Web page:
PGA 2006: New Frontiers

By Peter Aviles
Updated: November 17, 2006

NEW JERSEY — The 2006 professional golf season concluded with the completion of “The Tour Championship.” The purpose of this event was to fittingly end the season in an exciting way by having the 30 best professional male golfers “tee off” against one another.

The size of the purse, ($6,500,000) was to serve as an incentive to ensure that the top players would show up and compete. To put it into perspective, this purse was exceeded only by “The Players Championship” ($8,000,000), “The Masters” ($7,000,000) and the “World Golf Championship” (there were a total of three events, each with a purse of $7,500,000).

Well, this may be interesting, but what does this have to do with new frontiers you may ask. The answer is that the tour in 2007 will embark on a new format that culminates in the new FedExCup competition, which is a competition where bonus points are accrued throughout the year, and culminates with “The Tour Championship which now will be in September rather than November.”

Upon completion of “The Tour Championship”, the PGA will have a new four tournament playoff system, similar to playoff systems we see in other sports. The reason for this re-structuring is to inspire the top players to compete against one another more often in the hope that this will add more excitement to the game and translate into an increase in revenues.

After all, despite what is said about having the strongest fields compete each week, in the final analysis as the saying goes, it is all about the money.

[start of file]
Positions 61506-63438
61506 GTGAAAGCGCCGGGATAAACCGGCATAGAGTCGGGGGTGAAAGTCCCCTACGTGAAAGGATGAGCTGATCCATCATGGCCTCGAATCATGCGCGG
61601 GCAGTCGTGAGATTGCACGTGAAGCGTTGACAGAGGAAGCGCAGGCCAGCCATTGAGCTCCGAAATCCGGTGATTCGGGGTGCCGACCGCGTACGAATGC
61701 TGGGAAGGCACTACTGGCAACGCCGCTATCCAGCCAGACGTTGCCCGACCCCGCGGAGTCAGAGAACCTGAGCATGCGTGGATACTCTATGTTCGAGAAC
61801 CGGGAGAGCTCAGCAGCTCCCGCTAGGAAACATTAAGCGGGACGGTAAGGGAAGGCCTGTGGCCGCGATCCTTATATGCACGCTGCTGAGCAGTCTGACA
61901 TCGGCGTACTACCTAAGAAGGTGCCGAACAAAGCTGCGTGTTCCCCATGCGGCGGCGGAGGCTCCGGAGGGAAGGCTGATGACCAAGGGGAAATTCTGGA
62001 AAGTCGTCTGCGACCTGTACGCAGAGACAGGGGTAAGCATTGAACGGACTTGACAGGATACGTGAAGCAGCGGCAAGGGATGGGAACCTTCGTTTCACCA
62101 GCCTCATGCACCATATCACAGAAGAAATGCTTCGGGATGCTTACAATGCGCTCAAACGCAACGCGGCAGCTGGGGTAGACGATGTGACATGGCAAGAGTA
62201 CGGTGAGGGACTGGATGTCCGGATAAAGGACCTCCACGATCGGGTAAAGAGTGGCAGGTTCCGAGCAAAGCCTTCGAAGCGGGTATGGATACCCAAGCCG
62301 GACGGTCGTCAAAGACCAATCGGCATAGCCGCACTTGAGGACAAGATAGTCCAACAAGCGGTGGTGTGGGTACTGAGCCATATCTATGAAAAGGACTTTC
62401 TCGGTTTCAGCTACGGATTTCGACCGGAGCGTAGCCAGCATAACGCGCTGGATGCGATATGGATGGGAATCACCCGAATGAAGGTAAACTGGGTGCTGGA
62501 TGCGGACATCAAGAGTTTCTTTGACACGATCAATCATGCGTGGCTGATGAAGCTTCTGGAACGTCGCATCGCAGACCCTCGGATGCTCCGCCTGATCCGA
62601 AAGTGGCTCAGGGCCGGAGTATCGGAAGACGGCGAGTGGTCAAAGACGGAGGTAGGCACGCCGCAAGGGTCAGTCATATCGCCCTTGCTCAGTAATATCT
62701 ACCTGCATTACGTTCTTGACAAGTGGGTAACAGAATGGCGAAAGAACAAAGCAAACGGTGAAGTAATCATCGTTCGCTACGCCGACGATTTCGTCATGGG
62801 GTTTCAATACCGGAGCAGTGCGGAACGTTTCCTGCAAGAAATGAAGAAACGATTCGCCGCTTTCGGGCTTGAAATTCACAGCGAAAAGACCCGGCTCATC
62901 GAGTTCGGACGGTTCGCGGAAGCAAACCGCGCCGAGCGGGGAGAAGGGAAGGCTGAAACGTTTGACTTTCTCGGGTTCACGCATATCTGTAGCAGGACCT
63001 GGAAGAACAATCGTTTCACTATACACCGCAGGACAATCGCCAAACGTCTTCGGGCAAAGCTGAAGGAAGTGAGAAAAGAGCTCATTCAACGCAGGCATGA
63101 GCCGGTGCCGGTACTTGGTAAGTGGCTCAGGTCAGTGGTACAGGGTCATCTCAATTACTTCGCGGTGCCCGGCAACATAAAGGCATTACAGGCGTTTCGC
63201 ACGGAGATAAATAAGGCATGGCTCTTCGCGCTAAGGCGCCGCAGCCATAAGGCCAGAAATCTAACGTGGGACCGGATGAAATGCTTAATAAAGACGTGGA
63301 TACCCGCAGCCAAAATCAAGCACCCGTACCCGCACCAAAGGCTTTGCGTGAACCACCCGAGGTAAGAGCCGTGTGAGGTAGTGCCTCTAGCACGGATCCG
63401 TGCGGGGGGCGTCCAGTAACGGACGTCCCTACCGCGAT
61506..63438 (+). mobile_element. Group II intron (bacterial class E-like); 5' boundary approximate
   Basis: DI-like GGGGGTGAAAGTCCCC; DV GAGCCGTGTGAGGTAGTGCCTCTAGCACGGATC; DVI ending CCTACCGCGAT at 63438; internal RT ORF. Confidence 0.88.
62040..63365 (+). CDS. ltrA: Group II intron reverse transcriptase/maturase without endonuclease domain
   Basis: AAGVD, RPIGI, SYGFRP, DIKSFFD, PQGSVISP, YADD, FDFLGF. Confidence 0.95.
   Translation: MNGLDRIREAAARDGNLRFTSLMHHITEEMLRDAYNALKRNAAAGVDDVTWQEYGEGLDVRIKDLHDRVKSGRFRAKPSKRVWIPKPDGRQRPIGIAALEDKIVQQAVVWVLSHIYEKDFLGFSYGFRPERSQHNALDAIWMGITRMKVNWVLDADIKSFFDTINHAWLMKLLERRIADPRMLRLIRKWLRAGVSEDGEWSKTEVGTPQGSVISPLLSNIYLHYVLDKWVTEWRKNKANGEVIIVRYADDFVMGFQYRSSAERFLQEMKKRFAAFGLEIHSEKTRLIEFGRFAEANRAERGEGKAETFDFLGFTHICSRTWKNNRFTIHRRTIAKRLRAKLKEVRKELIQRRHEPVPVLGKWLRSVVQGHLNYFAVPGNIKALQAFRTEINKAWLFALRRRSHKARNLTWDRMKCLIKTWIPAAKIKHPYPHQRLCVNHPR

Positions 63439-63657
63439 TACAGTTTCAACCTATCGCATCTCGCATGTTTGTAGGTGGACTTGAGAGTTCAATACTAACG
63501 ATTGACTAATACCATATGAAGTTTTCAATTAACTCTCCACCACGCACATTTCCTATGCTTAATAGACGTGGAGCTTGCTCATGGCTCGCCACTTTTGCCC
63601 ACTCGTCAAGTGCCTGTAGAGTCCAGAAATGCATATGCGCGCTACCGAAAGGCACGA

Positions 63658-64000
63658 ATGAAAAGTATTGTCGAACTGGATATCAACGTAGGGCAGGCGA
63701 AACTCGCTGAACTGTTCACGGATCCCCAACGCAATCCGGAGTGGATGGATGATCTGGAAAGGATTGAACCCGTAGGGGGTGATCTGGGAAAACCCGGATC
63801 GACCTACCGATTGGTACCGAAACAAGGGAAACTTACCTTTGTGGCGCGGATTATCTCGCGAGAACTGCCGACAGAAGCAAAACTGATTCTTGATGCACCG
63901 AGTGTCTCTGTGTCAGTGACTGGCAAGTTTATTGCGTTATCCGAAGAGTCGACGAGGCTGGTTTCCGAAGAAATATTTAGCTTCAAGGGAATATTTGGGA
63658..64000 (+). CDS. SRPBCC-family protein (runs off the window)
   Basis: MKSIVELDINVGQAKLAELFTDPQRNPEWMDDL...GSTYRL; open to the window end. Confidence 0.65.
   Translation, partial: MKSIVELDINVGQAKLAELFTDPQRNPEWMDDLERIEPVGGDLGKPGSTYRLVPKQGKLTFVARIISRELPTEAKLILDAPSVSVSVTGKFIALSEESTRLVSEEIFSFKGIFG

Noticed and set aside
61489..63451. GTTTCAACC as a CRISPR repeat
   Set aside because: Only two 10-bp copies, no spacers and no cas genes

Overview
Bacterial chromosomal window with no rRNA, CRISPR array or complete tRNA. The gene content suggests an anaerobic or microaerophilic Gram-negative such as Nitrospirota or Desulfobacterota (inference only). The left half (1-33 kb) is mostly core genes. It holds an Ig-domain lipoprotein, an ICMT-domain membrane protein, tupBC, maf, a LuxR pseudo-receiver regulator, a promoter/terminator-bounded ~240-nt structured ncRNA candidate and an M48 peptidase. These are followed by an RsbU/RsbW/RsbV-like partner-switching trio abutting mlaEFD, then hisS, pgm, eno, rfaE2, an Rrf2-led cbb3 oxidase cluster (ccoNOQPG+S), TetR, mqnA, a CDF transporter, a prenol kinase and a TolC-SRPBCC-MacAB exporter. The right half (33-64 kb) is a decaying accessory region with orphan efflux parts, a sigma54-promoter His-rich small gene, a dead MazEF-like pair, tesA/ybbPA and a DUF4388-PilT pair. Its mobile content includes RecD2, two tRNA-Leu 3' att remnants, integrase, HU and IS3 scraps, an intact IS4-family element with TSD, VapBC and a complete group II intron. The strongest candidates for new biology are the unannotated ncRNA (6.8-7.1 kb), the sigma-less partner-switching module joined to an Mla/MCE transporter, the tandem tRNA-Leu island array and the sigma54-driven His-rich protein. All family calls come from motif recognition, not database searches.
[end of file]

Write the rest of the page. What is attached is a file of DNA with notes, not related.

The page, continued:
Speaking of new frontiers, Tiger Woods is also embarking on a new frontier. By now most know that he skipped “The Tour Championship” because he was preparing to compete in the HSBC Champions Tournament at the Sheshan International Golf Club in Shanghai, China.

He will then continue his Asian excursion when he competes in the Dunlop Phoenix Tournament in Japan. Again, he has competed overseas before and played in China last year.

The one difference is that he has more on his mind than tournament play. Earlier this month it was announced that Tiger is investing $200 million dollars in China as he embarks on his latest venture; building golf courses for all skill levels around the world.

When you consider the latest information on China’s trade surplus, and the fact that General Motors recently initiated sales of four models of Cadillac shows that he is not the only one investing in China.

Vijay Singh has also embarked on a new frontier, one that twenty years ago could not have been part of his consciousness as he lived a peripatetic nomadic lifestyle hustling to make a buck in places like Fiji, his place of birth and Borneo among others.

That new frontier is induction in the World Golf Hall of Fame. This honor occurred October 30 of this year. Vijay was actually elected last year but put off induction because of overseas commitments.

When you review Vijay’s remarkable career, the most astonishing aspect of his journey is how many wins he amassed after 40 years of age. The records show that 17 of his 29 victories came after 40, a point where most are on the downslide of their career.

What is equally remarkable is his relentless work ethic and pursuit of the top spot in golf that he reached when named the number one golfer in the world. Short-lived as it may be, not many can say they were ranked number one in the world, especially in the Tiger Woods era.

Credit Singh for his tenacity and perseverance, and sing (no pun intended) his praises for this rarely attained new frontier.